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Thai Red And Green Curry Paste

  • Makes ¾ cups
Thai Red And Green Curry Paste

Preparing Thai curry pastes from scratch is like giving your nose a symphony in flavour. Once the spices begin to grind down, their volatile oils are released sending wafts of spice, sweet, fragrant, sour and herb flying. Adjust the temperature of the paste with the amount of chillies that you add.


Red Curry Paste

  • 8 dried red chillies
  • 1 lime (see Cook’s Tips)
  • 4-5 stems lemon grass (see Cook’s Tips)
  • 8 thin slices galangal (see Cook’s Tips)
  • 4 shallots, peeled
  • 8 cloves garlic, peeled
  • 1 star anise
  • 2 tsp white peppercorns
  • 2 tsp cumin seeds
  • 2 tsp coriander seeds
  • 1 tsp shrimp paste
  • 1- 1½ tblsp salt

Green Curry Paste

  • Substitute 8-10 long green deseeded chillies for the red ones.


  1. Soak the dried chillies in warm water for 1 hour or until well softened, then strain. Cut the skin away from the lime and discard the pulp. Chop the lemon grass roughly.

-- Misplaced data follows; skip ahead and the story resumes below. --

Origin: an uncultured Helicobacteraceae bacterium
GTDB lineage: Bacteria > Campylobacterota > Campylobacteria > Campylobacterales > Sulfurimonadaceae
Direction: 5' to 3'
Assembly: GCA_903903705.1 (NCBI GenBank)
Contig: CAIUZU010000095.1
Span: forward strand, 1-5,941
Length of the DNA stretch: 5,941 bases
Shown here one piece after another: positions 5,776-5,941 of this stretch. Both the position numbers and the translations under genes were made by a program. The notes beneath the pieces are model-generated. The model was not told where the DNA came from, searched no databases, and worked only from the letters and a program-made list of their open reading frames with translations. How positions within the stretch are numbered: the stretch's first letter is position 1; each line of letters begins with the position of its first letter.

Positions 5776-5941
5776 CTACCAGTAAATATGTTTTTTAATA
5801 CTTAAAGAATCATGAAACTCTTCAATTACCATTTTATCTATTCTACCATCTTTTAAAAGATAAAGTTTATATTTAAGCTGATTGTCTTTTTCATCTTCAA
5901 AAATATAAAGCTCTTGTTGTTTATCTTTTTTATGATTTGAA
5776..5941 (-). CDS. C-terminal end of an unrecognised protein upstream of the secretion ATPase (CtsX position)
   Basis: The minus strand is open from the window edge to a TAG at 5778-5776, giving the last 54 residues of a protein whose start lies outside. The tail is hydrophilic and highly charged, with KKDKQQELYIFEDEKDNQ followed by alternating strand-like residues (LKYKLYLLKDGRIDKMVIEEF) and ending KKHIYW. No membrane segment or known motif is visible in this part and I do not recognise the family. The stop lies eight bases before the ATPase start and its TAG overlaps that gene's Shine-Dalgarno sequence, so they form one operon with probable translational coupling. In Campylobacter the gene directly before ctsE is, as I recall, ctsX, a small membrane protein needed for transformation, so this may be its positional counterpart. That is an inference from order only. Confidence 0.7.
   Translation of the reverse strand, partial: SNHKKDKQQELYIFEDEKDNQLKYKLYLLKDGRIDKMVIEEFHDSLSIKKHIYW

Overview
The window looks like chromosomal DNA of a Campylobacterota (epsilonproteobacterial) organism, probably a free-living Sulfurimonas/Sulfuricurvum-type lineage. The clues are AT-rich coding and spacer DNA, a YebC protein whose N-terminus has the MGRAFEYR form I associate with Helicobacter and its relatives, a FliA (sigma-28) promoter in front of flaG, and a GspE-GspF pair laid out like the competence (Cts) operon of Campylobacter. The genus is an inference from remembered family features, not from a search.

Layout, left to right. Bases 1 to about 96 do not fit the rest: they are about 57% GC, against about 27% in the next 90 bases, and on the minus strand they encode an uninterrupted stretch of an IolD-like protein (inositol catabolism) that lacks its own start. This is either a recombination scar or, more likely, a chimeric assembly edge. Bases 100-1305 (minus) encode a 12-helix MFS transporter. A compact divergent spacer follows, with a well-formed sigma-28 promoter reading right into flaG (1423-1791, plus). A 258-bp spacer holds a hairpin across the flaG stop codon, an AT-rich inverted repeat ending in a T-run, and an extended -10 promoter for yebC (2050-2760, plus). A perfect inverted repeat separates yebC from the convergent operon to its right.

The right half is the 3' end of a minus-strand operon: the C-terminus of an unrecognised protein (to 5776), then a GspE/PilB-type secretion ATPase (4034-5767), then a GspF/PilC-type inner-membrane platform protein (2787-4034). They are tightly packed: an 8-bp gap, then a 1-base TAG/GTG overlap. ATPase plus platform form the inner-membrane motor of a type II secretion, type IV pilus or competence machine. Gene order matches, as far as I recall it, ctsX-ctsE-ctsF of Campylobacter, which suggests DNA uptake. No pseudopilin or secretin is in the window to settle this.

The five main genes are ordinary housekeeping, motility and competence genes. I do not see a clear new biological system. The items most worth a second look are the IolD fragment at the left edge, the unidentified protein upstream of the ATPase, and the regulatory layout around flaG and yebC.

2. In a food processor put the chillies, lime skin, lemon grass, galangal, shallots, garlic, star anise, peppercorns, cumin, coriander, shrimp paste and salt. Process to form a smooth paste. Keep refrigerated in a covered container. (I find a lidded glass jar the best for keeping pastes.)

Cooks Tips

If wished use a mortar and pestle to pound the spices and flavourings to a paste. - Chillies: use large dried red chillies (not small dried bird’s eye chillies). Roll the large dried red chillies between your hands to loosen the seeds on the inside. Shake these out. Should you like a scorching hot curry, omit this step. - Traditionally a kaffir lime is used. This very knobbly fruit has a distinctive flavour. While we can readily obtain the leaves now, our climate is not hot enough for the tree to fruit. New Zealand or imported limes will substitute. - Use only the white bulb end of the lemon grass stalks. The tops are too fibrous and can be used to make tea or flavour soups and curries.

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